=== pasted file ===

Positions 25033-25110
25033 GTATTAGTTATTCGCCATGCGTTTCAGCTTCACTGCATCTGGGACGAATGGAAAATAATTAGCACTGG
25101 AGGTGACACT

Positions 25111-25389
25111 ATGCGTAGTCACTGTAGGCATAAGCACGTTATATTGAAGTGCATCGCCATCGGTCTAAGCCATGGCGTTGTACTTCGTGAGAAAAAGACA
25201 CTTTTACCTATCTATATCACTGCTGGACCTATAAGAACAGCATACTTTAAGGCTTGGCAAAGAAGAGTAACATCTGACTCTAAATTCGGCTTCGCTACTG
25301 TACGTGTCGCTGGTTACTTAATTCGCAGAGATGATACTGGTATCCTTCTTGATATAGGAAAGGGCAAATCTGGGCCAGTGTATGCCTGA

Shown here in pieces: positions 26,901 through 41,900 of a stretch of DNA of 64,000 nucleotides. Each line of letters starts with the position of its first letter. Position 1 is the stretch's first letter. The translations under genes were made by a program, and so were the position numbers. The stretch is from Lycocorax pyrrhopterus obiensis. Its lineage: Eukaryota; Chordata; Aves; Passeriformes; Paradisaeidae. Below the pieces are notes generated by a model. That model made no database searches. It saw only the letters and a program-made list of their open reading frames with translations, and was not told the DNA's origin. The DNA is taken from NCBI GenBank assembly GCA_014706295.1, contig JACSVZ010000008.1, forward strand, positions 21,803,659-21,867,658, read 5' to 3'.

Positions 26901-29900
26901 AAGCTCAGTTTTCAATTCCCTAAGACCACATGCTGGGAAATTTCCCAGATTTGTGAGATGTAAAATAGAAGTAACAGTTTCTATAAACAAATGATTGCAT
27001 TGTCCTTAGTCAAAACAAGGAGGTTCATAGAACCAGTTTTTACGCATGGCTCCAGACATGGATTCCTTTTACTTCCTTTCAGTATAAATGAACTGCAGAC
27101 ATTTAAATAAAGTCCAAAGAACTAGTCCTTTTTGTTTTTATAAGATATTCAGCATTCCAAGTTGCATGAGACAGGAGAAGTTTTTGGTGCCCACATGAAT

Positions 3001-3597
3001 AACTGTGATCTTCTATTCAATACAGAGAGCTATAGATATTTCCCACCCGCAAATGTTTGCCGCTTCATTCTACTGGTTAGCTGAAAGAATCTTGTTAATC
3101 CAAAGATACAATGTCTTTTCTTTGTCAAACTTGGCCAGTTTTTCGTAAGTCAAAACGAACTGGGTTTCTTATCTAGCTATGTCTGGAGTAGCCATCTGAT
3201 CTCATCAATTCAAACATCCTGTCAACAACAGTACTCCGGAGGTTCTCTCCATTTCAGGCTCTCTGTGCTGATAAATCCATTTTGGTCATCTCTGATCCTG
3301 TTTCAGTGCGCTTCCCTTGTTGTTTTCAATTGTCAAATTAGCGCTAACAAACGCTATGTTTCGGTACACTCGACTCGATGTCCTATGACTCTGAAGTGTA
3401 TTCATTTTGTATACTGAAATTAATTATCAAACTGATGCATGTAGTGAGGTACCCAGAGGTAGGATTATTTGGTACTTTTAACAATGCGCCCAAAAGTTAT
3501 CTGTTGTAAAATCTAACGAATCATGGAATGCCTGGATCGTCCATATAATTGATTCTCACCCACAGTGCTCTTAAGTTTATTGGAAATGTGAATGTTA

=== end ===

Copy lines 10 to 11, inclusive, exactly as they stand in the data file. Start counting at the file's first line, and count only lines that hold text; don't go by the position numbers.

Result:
26901 AAGCTCAGTTTTCAATTCCCTAAGACCACATGCTGGGAAATTTCCCAGATTTGTGAGATGTAAAATAGAAGTAACAGTTTCTATAAACAAATGATTGCAT
27001 TGTCCTTAGTCAAAACAAGGAGGTTCATAGAACCAGTTTTTACGCATGGCTCCAGACATGGATTCCTTTTACTTCCTTTCAGTATAAATGAACTGCAGAC